Jul 24, 2012

Oodles of Doodles News: Freebie, Fussy-Cut Edge, Embossing Powders, Basics of Digis, Transfer Methods, Globe Sliceform, Stamp Camp #1 Video, Picnic Basket, Mixed Media Collage Techniques!

Hello Fellow Doodlers!

Oodles of Doodles News wants you to know one thing: I get you. I know you like to mix your fiber art with paint, or doodle and collage in journals, or collect found objects you know you’ll find a use for “someday.” Your art can’t always be defined. It’s out of the box and outside the lines. Other people may not get it, but I do -- and my hope is that these oodles of newsy articles will enhance and inspire what you do! Has your style evolved since you began stamping, papercrafting, gone artsy? Do you have a signature color, motif, or technique? Leave a comment below!

Embossing powders are a gateway into mixed-media art. Any substance that seems to magically change, and watching the powder-coated stamped imprint turn into a shiny raised image after heating will just wow you. About the time I began DZ Doodles Digital Stamps, Tim Holtz' line of Distress products was taking off. I loved the vintage, grungy look you could achieve with his supplies, and I stocked up on the faded ink colors and rusty-crusty embossing powders with names like Faded Jeans and Worn Lipstick.
It's easy to learn how to emboss. All you need is cardstock, pigment ink, embossing powder, a stamp, and embossing tool or heat gun.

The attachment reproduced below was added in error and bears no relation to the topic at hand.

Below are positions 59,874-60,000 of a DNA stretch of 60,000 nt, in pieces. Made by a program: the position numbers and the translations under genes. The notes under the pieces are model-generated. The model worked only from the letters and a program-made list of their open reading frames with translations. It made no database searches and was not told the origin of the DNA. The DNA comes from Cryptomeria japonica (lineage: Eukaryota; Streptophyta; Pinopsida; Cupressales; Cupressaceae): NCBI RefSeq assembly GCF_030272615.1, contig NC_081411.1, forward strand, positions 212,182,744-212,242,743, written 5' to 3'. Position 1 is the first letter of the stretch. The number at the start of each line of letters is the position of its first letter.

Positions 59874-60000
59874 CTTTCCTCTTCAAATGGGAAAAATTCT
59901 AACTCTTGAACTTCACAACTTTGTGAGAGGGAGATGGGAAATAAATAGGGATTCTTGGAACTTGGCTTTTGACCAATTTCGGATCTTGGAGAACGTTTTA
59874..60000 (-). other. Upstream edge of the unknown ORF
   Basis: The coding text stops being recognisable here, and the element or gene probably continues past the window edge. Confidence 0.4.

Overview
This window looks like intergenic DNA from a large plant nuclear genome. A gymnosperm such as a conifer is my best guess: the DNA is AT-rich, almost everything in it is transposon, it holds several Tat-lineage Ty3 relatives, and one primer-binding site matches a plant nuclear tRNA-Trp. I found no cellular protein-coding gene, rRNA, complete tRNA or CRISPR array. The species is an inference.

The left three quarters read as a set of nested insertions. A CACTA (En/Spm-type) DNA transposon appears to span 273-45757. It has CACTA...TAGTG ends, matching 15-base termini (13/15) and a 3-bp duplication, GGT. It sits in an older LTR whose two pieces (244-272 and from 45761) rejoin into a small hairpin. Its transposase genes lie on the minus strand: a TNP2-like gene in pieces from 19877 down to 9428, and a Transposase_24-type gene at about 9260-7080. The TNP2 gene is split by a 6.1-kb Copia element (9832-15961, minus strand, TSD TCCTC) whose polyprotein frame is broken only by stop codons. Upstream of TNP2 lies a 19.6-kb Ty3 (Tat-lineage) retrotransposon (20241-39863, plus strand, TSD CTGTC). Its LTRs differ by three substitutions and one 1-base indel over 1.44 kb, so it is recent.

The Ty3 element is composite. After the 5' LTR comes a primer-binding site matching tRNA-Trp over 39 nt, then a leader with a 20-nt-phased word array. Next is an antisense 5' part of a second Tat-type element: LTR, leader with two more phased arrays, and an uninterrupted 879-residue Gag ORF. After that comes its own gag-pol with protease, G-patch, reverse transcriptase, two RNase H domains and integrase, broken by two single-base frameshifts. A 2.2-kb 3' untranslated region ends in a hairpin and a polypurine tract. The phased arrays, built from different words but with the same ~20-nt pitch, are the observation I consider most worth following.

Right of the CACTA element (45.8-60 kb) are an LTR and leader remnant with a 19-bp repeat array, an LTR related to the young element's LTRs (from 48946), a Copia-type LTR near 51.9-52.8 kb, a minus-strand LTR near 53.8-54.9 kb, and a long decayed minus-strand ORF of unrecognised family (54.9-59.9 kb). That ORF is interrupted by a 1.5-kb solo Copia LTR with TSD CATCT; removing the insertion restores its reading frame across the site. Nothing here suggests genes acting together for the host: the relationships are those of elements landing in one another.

1. Ink up your stamp with the pigment ink. You can use clear ink specially made for embossing, but you can also use colored ink.
2. Stamp your cardstock or tag.
3. Open the jar of embossing powder and tap the crystals out onto the inked image. Tap off the excess powder onto another piece of paper or a manila folder.
4. With your heat gun about 6" away from the image, turn it on and slowly move the heat gun around, watching the embossing powder melt. This should take just a few seconds. If you're using enamel embossing powder, it will turn shiny. That's all there is to it.

Here are some tips and safety precautions to be aware of when using embossing powders:
Technique tips:
  • Be sure to use pigment ink. They stay wet longer than dye inks enabling the powder to stick to them.
  • Choose your embossed finish to suit your project. Embossing powders come in enamel (shiny), matte, and other finishes. For example, Tim Holtz' DistressTM embossing powders don't melt as much as regular powders. Instead they result in a granular patina that appears rusty and aged, depending on the color you choose.
  • Work over a piece of unfolded cardstock (an old manila file folder is perfect for this). After tapping excess powder on the cardstock, bring the two sides of the unfolded paper into a V and pour the extra powder back into the jar. If you are working with more than one color of powder at a time, have a folder for each one.
  • After covering the inked image with the embossing powder, turn the paper over and tap on the back. This will help the excess powder to drop off the paper rather than stick to it if you just tip the paper to the side.
  • To remove flecks of embossing powder that have gone astray (before using the heat), use a soft, small paintbrush.
Safety precautions:
  • Before opening the jar of powder, don a disposable surgical mask so you don't inhale the granules.
  • Work in a well-ventilated area, preferably while wearing a respirator, during the heat gun phase of the project as the heated embossing powders will emit fumes.
  • That heat gun? It gets hot. Direct it away from you and not too close to your artwork. Make sure you have a safe, sturdy spot to set it down when not actively using it (like a fire-proof table or an upturned terra cotta flower pot), and turn it off between blasts. Always unplug it before leaving the room, even for a few moments.